Mon Feb 8, 2016
Part II: Market Maker versus STP Broker
Written by Fred Scala
I often hear people mention that they only want to deal with an STP broker: they don’t feel comfortable trading against a market maker. Back when e-trading was in its early stages brokers that employed a market maker strategy were often accused of moving prices to trigger orders that were unprofitable for their clients. On the surface the complaints made sense because the broker benefited from the clients loss and when the broker only had a few clients they may have been able to manipulate their rates. I don’t think that is so today.
Brokers that have a market maker business plan provide both a bid and an offer constantly. If they change their stream to affect one side of the market they will create opportunities for the other side of the market. When you have tens of thousands of clients it’s not possible to move rates to create a disadvantage for one group of clients without also creating an advantage for another set of clients.
Every market maker does have the ability and the right to express their interest. What I mean by that is if the market maker has a large short position and they are uncomfortable they may show a more aggressive bid and a less aggressive offer, as an example if the market is bid at 22 and offered at 23 this dealer may show a bid at 22.5 and an offer at 23.5. This has nothing to do with market manipulation but rather the inventory that they have built up. You may say that they are penalizing buyers who will pay a higher price but they are also providing a higher bid price to anyone with selling interest. If you choose to work with a market maker ensure that their prices are consistent with normal market spreads, you don’t want to deal with a market maker that will consistently widen their prices rather than skew their prices to show a better bid or offer.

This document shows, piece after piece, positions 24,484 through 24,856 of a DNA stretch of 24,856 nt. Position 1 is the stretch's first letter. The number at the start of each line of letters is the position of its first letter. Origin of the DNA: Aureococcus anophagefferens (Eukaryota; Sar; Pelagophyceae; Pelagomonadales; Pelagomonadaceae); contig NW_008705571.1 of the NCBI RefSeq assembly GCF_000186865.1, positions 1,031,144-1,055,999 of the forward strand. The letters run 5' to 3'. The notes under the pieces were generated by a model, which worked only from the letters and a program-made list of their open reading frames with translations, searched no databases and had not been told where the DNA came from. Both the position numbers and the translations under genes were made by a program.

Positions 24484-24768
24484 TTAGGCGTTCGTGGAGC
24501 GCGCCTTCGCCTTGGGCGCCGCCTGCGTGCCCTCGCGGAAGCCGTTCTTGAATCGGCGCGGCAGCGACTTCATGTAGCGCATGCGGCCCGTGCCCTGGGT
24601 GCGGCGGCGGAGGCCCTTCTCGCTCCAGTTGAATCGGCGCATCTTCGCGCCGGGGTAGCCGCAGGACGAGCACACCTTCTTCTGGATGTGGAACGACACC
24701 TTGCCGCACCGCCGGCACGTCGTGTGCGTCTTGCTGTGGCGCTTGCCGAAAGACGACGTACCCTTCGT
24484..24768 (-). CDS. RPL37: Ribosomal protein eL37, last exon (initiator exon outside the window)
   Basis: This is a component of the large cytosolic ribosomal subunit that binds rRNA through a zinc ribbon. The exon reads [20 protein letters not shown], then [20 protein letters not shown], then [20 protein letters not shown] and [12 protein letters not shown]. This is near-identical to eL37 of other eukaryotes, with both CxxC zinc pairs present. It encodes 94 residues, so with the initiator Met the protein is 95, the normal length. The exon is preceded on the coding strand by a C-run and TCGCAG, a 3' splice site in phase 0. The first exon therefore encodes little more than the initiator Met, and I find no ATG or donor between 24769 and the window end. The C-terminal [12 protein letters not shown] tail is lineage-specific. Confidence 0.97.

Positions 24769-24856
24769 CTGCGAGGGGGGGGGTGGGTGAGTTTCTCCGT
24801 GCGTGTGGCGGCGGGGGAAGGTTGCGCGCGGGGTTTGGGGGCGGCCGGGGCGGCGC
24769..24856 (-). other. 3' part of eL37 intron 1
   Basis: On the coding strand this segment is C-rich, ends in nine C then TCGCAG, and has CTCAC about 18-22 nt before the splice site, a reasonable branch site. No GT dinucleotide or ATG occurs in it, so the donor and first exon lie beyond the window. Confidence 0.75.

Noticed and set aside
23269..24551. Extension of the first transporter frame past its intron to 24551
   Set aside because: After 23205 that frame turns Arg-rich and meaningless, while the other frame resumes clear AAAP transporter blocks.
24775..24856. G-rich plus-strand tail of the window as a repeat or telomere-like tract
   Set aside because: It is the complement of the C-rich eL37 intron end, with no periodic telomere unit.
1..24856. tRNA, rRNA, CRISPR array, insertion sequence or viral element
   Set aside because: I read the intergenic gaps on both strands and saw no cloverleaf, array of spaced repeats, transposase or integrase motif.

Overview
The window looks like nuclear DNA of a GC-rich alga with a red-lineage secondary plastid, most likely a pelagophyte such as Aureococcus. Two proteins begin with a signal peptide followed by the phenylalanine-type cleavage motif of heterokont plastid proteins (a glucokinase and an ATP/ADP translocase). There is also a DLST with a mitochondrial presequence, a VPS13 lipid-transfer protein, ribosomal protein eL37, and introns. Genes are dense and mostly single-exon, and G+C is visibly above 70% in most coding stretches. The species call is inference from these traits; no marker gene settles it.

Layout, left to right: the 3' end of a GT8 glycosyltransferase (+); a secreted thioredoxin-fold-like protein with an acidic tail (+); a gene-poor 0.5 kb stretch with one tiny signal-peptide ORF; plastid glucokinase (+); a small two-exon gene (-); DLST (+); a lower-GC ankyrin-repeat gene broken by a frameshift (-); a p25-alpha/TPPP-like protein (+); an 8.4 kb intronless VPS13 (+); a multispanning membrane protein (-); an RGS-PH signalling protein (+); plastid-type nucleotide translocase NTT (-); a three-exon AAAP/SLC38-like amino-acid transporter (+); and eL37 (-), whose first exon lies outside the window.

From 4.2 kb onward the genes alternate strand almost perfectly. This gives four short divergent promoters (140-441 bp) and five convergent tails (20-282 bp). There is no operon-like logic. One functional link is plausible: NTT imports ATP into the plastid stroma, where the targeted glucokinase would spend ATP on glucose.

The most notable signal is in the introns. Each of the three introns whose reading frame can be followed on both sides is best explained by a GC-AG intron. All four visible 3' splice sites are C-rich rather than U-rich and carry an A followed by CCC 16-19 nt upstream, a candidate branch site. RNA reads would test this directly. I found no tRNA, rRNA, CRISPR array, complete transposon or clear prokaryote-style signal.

In trading with a marker maker you will rarely have an issue with high rejects or long latency hold times. The market maker will accept your trade and manage the risk once it comes into their position.
STP stands for straight through processing which means a Forex broker will pass all the trading flow to their liquidity providers. STP brokers naturally align their interests with their clients’ interests as the STP brokers profitability depends on the overall volume traded by their clients. Nevertheless, STP brokers have several downsides that are important to consider when choosing a liquidity provider.
An STP broker will be subject to higher rejection rates as their execution depends on the depth of their liquidity pool: the bigger the trade is the higher chances of rejects. Latency will always take place as it takes some time for STP broker to pass the trade to LPs and report execution back to the trader. The normal work flow of an order for an STP broker is as follows: 1) Client enters an order and sends it to the broker 2) Broker accepts the order 3)Broker passes the order to the LP with the best price available 4) LP accepts the order 5) LP confirms that the order has been executed 6) LP sends the execution message to the broker 7) broker sends the execution message to the client. Slippage in fast moving markets is another complaint that you might hear from clients trading with an STP broker. News traders will suffer most. Possibility of price adjustments is another drawback of an STP broker. If STP broker executed your trade and due to some technical issues the trade was not honored by LPs at the reported price – your price will be adjusted. The STP broker will work with their LPs and try to come up with solutions but they may not always be favorable for the client.
Whom to work with
The decision to trade with a market maker or STP broker depends on the client base of your retail brokerage company. For example if your clients are news traders then a market maker stream will suit their needs best. If your clients don’t trade in fast moving markets then you might prefer working with an STP broker. Most market makers have the ability to offer both STP and market maker streams since they have risk managers on sight and incoming streams to STP where they build their price from.
I hope I was able to offer some insight into what determines a better liquidity partner. For questions or comments please contact me at [email protected]
Read Part I here